Adding this section now, since it is already September in the WPac. Anonymous 2.0 (talk) 20:59, August 31, 2018 (UTC)


Up on Tropical Tidbits, located way out to sea near Micronesia. Not yet up on JTWC's outlook. But considering all that ocean up ahead, this could be the next big one. ~ Steve Talk PageMy EditsπŸ“§ 05:21, September 2, 2018 (UTC)

Still not yet on JTWC, but who knows... Anonymous 2.0 (talk) 19:41, September 3, 2018 (UTC)
Never mind. This invest near Guam won't become anything. Global models are not supporting this and JTWC hasn't shown 97W in its outlook either. Anonymous 2.0 (talk) 21:05, September 4, 2018 (UTC)



Another Tropical Tidbits invest, situated at the Philippine Sea. Not yet on JTWC though. Anonymous 2.0 (talk) 19:41, September 3, 2018 (UTC)

Now coded yellow on JTWC. Anonymous 2.0 (talk) 17:36, September 4, 2018 (UTC)
This may hit the Ryukyu Islands and/or Taiwan in the coming days and enhance the SW monsoon in the Philippines, but this is expected to remain weak. This may become Neneng though. Anonymous 2.0 (talk) 21:05, September 4, 2018 (UTC)

JMA Tropical Depression

JMA has upgraded 98W to a TD. PAGASA has not yet named this system though. Anonymous 2.0 (talk) 09:16, September 5, 2018 (UTC)

Medium chance of formation now. 98W has been coded orange on JTWC. Anonymous 2.0 (talk) 19:47, September 5, 2018 (UTC)
Code red, TCFA issued. Here comes Mangkhut... ~ Steve Talk PageMy EditsπŸ“§ 05:51, September 6, 2018 (UTC)

Still not yet named Neneng by PAGASA, but it is already on JMA's typhoon outlook page. Forecast to move towards Okinawa and the rest of the Ryukyu Islands later on. Hopefully this won't exacerbate Jebi's effects. Anonymous 2.0 (talk) 09:56, September 6, 2018 (UTC)

It won't become much anymore... down to code yellow on JTWC. ~ Steve Talk PageMy EditsπŸ“§ 04:23, September 7, 2018 (UTC)

Dead. Barijat and Neneng will wait. Anonymous 2.0 (talk) 18:41, September 8, 2018 (UTC)



Yet another one on Tropical Tidbits, located very close to the International Dateline. Possibly associated with a 0/0 AOI that briefly appeared on the CPac outlook near the dateline, and then crossed it. ~ Steve Talk PageMy EditsπŸ“§ 03:17, September 4, 2018 (UTC)

Either this invest may take its time or won't develop at all. It has plenty of ocean ahead of it, but models are not that supportive. Shear (I believe) is high in that area near the International Dateline. Anonymous 2.0 (talk) 21:05, September 4, 2018 (UTC)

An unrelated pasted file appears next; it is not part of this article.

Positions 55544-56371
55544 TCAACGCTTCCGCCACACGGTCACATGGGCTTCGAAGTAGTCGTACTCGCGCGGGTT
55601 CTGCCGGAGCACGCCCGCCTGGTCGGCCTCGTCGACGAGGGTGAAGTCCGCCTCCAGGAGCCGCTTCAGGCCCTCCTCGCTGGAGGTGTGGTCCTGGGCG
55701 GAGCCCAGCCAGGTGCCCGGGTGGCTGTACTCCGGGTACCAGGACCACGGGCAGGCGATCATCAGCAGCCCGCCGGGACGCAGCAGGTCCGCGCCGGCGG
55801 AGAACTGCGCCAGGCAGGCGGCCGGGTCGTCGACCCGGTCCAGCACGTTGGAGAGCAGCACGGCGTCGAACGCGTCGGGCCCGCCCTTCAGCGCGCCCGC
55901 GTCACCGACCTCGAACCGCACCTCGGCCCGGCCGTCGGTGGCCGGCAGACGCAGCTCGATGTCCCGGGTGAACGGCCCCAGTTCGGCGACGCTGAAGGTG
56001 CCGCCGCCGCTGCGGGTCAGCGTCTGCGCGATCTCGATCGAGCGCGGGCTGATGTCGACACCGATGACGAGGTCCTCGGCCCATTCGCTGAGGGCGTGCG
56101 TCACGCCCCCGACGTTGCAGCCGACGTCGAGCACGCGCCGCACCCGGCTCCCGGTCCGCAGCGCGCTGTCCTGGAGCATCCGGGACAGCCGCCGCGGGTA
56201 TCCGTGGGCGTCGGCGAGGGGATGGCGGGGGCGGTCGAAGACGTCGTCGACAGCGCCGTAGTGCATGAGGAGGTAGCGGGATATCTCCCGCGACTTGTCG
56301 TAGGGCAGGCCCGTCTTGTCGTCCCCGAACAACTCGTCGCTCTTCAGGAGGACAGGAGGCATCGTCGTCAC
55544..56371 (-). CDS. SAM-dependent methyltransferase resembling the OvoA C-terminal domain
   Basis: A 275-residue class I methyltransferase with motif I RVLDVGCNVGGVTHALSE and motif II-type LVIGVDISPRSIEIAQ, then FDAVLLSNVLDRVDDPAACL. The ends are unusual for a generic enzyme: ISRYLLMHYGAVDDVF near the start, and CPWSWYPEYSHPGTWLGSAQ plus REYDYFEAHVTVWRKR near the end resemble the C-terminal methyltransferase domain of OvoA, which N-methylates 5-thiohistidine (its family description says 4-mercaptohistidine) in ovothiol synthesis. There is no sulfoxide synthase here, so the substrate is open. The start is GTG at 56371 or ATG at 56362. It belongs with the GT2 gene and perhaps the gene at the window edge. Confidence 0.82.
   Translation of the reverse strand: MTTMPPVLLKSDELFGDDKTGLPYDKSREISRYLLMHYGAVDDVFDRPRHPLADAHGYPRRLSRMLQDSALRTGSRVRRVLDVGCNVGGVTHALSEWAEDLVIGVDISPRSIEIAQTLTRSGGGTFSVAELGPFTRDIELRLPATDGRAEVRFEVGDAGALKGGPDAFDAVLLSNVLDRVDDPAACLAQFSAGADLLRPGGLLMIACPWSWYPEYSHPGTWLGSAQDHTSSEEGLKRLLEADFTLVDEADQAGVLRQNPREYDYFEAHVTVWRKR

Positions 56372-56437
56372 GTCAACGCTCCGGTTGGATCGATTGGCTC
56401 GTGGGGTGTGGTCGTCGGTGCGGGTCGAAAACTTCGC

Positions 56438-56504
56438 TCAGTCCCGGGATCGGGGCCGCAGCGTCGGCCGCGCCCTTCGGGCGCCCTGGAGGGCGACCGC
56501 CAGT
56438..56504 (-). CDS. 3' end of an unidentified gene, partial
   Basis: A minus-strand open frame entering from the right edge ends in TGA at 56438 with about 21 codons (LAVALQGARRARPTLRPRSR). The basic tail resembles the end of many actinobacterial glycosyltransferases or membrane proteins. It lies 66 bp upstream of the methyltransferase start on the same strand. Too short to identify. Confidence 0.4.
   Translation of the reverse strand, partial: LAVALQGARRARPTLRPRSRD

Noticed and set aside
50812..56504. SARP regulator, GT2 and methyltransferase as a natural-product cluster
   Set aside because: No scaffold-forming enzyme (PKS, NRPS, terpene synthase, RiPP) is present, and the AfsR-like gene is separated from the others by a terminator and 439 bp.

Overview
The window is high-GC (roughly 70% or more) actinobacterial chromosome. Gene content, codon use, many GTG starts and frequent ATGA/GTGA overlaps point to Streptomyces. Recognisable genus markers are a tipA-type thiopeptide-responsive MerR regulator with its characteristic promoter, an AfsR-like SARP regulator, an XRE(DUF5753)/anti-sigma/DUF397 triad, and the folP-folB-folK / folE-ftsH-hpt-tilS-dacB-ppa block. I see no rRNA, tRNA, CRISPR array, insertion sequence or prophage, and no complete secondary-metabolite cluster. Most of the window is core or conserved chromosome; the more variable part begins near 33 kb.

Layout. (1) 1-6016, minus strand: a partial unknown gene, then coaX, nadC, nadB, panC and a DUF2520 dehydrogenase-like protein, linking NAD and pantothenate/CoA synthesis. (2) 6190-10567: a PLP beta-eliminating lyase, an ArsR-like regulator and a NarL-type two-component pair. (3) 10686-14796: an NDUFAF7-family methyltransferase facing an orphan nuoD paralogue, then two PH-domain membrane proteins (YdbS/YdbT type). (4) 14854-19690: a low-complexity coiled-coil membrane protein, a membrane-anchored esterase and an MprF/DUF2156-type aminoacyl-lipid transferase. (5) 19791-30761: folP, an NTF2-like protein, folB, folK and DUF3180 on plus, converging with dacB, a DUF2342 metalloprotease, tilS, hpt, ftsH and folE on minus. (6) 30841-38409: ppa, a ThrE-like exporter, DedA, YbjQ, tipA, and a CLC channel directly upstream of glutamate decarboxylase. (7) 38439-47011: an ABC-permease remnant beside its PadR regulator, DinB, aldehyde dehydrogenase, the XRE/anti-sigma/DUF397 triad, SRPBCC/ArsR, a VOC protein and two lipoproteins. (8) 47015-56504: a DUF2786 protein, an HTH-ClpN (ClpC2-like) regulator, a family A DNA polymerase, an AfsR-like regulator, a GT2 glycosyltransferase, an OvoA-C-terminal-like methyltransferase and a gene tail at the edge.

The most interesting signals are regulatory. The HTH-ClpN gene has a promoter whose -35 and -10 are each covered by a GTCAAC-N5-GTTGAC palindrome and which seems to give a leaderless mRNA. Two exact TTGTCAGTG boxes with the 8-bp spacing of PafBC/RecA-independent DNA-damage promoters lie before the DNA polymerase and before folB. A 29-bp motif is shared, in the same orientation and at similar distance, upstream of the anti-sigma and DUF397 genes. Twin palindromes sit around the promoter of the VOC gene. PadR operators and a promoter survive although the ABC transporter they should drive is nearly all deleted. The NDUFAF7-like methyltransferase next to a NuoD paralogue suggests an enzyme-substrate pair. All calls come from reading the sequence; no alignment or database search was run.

Ignore what I said earlier. This is now on JTWC's outlook. Code yellow as of now though. Anonymous 2.0 (talk) 20:46, September 5, 2018 (UTC)
JTWC's outlook says that models are in good agreement in developing this into a significant tropical cyclone. This could be one to watch for in the distant long run, especially with all that ocean up ahead. ~ Steve Talk PageMy EditsπŸ“§ 05:54, September 6, 2018 (UTC)
Code orange now. Anonymous 2.0 (talk) 17:25, September 6, 2018 (UTC)

Tropical Depression 26W

I presume this is now the depression that has been upgraded from a JMA TD to 26W, and this thing will absolutely explode in the coming days...first advisory on it by the JTWC and it's already forecast to become a 155 mph super typhoon, and directly hit Guam to boot. This will probably become another cat 5 down the road. Not if Olivia's threat to Hawaii and Flo heading for the U.S. eastern seaboard wasn't enough. Mangkhut will be one helluva storm. Ryan1000 03:26, September 7, 2018 (UTC)

O.O Dang! And even after the end of that forecast, there is still a lot of ocean ahead. This might get record-breaking powerful... ~ Steve Talk PageMy EditsπŸ“§ 04:26, September 7, 2018 (UTC)

Tropical Storm Mangkhut

And it's here. Taiwan, Guam and possibly even the Philippines, China and the Ryukyu Islands all need to prepare for this one. This may finally beat the (official) three-way tie between Jelawat, Maria and Jebi as this season's strongest typhoon. Anonymous 2.0 (talk) 15:24, September 7, 2018 (UTC)

Some models have shifted to take Mangkhut south of Guam instead. Hopefully this trend continues as impacts will be lessened that way. ~ KN2731 {talk} 04:09, September 8, 2018 (UTC)

They've also shifted towards a landfall in Taiwan or even passing south of Taiwan to take aim towards a landfall in mainland China near Hong Kong, if Mangkhut maintains category 4 or 5 intensity by then it could be one of the most destructive typhoons on record. In any instance, we're going to see a very strong typhoon from this in the coming days, and Mangkhut is also the 21st named storm of this highly active Pacific typhoon season thus far. There aren't many other Pacific typhoon seasons that have racked up 21 named storms at this time of year, and we could see a near-record number of named storms at the rate this season is going, especially considering the WPac accelerates in late September, October, and early to mid-November, unlike the Atlantic. 1964 currently holds the record with 39 named storms forming in that season, while 1997 holds the ACE record. I'm not sure if we'll get 18 more storms from here on out to tie or beat that high mark but I'd be surprised if we don't get to at least 30 named storms at this rate. Ryan1000 17:31, September 8, 2018 (UTC)